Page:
Tag Archive: LSAT logic games

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Caption Contest Winners and New LSAT Book Giveaway

Blueprint LSAT Prep really needs to invest in a t-shirt gun. Not only would it make us look cool, but we’d be able to distribute more shirts to deserving recipients — like all of those who participated in last week’s caption contest right here on the LSAT blog.

Alas, we could only pick one commenter taking the October LSAT and one commenter taking the December LSAT to win a brand spankin’ new Blueprint LSAT Prep t-shirt. The competition among October LSAT test-takers was particularly tight, but here are the caption contest champs (along with the photo that they had to caption):

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October LSAT Prep Should Be Shifting Into High Gear

The October LSAT is coming up in 19 days. It’s time to talk about speed: you should have covered more or less everything the LSAT might throw at you by now, so now it’s your job to figure out how to do it faster.

One of the first keys to picking up the pace is knowing what you’re doing. If you’re still hazy on identifying LSAT Logical Reasoning questions, or on how to approach some of them, now’s the time to work that out. If you’re not sure how to symbolize some common rules on LSAT Logic Games, get that squared away STAT. Being unsure how to approach things wastes a lot of time. And being confident in what to do, step by step, makes things go by much faster.

Time yourself as you practice, and pick up the pace gradually. Try to work more efficiently, not just faster.

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In or Out?: October LSAT Early Withdraw Deadline Tomorrow

Tomorrow is your last chance to get a partial refund for your October LSAT registration. If you haven’t done any LSAT prep yet, then you should probably withdraw your registration or change your LSAT test date.

If you have been studying for the past month, then you might not like your current practice LSAT score, but at this point few people do. You’ll see your best practice LSAT score sometime in the last week before the October LSAT. So, don’t rush to withdraw your LSAT registration just because you’re not hitting your ideal score yet.

It’s very common to feel overwhelmed and insecure at this point in your LSAT prep. The LSAT is tough, and there are a lot of concepts to learn. But right now you deserve to be happy with yourself if you’ve been studying hard.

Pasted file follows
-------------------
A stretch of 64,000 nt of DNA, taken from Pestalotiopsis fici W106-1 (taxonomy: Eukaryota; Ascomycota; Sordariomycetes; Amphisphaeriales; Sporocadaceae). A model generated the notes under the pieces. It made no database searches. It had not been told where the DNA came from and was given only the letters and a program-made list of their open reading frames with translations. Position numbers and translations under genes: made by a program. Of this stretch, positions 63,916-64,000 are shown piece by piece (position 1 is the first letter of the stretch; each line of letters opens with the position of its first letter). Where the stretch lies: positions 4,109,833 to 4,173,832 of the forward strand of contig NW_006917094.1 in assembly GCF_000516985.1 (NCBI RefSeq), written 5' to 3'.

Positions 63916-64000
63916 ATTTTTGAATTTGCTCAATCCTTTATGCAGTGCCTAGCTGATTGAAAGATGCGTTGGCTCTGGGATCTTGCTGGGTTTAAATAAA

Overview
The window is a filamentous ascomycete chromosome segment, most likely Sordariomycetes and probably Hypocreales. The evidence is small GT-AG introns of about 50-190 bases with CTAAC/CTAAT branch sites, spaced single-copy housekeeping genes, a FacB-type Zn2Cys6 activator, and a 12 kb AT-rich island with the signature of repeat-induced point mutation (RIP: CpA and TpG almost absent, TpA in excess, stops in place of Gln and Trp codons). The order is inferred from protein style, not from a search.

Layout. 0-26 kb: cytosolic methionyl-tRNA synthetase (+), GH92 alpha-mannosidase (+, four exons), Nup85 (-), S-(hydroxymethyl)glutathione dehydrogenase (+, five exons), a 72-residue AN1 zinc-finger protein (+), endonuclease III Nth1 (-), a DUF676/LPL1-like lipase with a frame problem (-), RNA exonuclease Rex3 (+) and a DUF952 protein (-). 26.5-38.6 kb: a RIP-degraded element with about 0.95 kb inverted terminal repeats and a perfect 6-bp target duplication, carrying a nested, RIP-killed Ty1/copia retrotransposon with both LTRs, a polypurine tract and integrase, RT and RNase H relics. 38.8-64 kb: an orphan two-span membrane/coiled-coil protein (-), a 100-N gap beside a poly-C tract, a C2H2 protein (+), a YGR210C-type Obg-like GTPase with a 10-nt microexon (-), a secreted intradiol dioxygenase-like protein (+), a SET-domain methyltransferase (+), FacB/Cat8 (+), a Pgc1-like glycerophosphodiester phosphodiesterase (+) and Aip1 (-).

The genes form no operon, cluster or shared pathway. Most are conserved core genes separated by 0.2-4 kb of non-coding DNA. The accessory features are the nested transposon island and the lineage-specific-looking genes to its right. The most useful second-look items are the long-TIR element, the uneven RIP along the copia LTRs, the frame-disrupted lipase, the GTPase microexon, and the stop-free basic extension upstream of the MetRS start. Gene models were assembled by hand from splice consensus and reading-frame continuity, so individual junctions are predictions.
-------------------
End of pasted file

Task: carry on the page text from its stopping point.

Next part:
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3 Tips to Stay Sane as We Close In On the October LSAT

The October LSAT is in 30 days. Four weeks plus two days. However you look at it, the October LSAT is sneaking up fast.

If you’re studying for the LSAT, that thought probably doesn’t comfort you right now. You might feel like you have to spend every waking hour between now and the fifth of October thinking about the LSAT.

You might even feel like the LSAT is starting to make you go a little crazy. Don’t let it. Even though you have a lot of work to do in the next four weeks, it’s important that you figure out how to stay sane and avoid burning out. Here are some suggestions:

How to Stay Sane Before the October LSAT I: Take a day away from LSAT prep

You may feel like you can’t afford to take a day off, but the gains to your mental health will more than make up for any time lost.

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Take a Small Break From LSAT Prep Over Labor Day Weekend

Labor Day Weekend is here and all of you deserve to take a day off and go nuts on the potato salad and hotdogs. Taking a short break from your October LSAT prep can help your LSAT score. So by all means, take a day this weekend to unwind.

Of course, you can’t afford to take the whole weekend off. You want to save your days of rest for the two weeks before the LAST. In those two weeks the most important thing is to be relaxed, well rested, and confident. But right now, you can afford to be tough on yourself.

At a minimum you should have your LSAT Logical Reasoning flaws memorized. Your success on Logical Reasoning questions depends on identifying flawed reasoning, and avoiding it yourself.

If you can follow a recipe, you can do well on the LSAT Logic Games section.

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Which NFL Players Would You Pick in an LSAT Fantasy Draft?